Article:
The institution of the pantheon has come a long way from its classical origins. Invented to describe a temple dedicated to many deities, the term later became so far removed from its original meaning, that by the twentieth century, it has been able to exist independently of any architectural and sculptural monument. This collection of essays is the first to trace the transformation of the monumental idea of the pantheon from its origins in Greek and Roman antiquity to its later appearance as a means of commemorating and enshrining the ideals of national identity and statehood. Illuminating the emergence of the pantheon in a range of different cultures and periods by exploring its different manifestations and implementations, the essays open new historical perspectives on the formation of national and civic identities.
Contents: Preface; Introduction; From the pantheon of the gods to the Pantheon of Rome, Edmund Thomas; From the pantheon of artists to the pantheon of illustrious men: Raphael's tomb and its legacy, Susanna Pasquali; Westminster Abbey 1720-70: a public pantheon built upon private interest, Matthew Craske; The British military pantheon in St Paul's Cathedral: the State, cultural patriotism, and the politics of national monuments, c.1790-1820, Holger Hoock; Popular and imaginary pantheons in early 19th-century England, Alison Yarrington; Pantheons in 18th-century France: temple, museum, pyramid, Dominique Poulot; Madame Tussaud's as a popular pantheon, Uta Kornmeier; Tales from the crypt/a Surrealist pantheon, Simon Baker; 'The granite of the ancient North': race, nation and empire at Cecil Rhodes's mountain mausoleum and Rhodes House, Oxford, Donal Lowry; Rise and fall of the Soviet pantheon, Brandon Taylor; Index.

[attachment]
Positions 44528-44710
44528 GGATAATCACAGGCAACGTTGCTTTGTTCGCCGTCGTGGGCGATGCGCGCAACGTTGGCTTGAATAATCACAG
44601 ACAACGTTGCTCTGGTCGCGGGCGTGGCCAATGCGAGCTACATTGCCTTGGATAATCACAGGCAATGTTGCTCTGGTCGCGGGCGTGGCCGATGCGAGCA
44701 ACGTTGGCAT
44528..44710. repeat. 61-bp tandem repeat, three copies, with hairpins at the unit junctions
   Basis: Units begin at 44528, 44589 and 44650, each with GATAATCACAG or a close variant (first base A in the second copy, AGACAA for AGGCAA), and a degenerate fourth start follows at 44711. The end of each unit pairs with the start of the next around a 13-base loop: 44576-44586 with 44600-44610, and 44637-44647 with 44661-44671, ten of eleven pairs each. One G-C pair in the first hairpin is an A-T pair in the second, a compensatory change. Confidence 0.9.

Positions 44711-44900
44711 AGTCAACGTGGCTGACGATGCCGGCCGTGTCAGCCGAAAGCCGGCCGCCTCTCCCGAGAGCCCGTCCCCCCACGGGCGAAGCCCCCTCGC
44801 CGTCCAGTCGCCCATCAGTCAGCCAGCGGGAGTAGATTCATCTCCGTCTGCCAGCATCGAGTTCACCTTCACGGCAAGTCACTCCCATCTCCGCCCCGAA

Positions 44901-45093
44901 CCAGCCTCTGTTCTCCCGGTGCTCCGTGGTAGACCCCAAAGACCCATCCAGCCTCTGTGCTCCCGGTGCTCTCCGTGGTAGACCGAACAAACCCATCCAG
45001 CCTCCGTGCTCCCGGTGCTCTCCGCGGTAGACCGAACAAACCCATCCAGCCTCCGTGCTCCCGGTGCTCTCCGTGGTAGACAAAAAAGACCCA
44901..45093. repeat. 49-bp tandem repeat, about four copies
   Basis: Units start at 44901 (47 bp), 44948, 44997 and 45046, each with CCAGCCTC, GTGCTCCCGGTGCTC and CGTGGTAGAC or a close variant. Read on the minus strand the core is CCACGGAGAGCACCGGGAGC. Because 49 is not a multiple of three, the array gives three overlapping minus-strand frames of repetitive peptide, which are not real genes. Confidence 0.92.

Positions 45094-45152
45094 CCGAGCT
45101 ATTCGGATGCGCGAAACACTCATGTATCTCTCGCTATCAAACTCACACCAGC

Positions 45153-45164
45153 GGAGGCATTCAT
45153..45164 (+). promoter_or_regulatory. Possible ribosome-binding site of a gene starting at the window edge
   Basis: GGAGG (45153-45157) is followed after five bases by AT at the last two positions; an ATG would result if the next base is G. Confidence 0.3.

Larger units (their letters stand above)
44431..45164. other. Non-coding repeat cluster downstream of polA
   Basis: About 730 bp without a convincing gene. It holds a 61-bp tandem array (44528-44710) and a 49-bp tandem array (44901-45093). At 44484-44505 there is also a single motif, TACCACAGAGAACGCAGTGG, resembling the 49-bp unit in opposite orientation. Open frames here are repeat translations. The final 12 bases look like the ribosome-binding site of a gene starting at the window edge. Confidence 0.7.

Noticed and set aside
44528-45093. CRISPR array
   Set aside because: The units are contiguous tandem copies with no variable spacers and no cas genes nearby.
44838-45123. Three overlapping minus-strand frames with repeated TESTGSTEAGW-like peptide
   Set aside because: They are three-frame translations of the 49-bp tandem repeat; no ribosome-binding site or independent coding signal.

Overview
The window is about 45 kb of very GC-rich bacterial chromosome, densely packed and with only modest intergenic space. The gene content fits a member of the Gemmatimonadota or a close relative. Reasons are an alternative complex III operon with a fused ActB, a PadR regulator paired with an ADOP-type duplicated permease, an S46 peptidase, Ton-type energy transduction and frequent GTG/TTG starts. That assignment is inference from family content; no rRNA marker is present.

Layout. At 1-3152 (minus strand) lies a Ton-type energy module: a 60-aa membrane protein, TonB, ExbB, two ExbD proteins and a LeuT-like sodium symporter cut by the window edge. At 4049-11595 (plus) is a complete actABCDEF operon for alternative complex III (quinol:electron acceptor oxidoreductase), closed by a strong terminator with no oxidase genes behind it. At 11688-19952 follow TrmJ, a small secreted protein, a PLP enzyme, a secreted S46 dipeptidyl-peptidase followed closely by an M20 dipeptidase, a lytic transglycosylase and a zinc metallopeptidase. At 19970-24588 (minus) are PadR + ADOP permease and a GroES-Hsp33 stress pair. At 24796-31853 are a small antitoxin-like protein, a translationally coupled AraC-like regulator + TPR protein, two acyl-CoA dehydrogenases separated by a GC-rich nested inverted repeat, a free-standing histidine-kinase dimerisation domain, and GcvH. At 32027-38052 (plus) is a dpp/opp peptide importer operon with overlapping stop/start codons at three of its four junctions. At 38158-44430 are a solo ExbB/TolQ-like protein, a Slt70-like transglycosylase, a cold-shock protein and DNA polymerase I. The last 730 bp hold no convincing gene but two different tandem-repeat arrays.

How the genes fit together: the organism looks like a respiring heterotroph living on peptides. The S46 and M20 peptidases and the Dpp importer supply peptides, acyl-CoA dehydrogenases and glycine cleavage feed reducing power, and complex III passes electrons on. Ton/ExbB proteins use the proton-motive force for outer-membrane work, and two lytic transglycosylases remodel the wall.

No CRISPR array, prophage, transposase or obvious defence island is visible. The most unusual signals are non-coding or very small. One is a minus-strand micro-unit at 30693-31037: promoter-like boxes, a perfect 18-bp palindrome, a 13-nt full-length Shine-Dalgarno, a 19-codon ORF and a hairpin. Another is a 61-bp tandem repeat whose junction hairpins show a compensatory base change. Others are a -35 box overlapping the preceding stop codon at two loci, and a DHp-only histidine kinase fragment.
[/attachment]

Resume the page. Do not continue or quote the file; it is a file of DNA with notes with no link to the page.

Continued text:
We have become familiar with the notion that sculpture has moved into the 'expanded field', but this field has remained remarkably faithful to defining sculpture on its own terms. Sculpture can be distinct, but it is rarely autonomous. For too long studied apart, within a monographic or survey format, sculpture demands to be reintegrated with the other histories of which it is a part. In the interests of representing recent moves in this direction, this series provides a forum for the publication and stimulation of new research examining sculpture's relationship with the world around it, with other disciplines and with other material contexts.
The Henry Moore Institute, a centre for the study of sculpture, has developed this series. A part of the Henry Moore Foundation, the Institute is an international research hub located in the vibrant city of Leeds where Henry Moore began his training as a sculptor.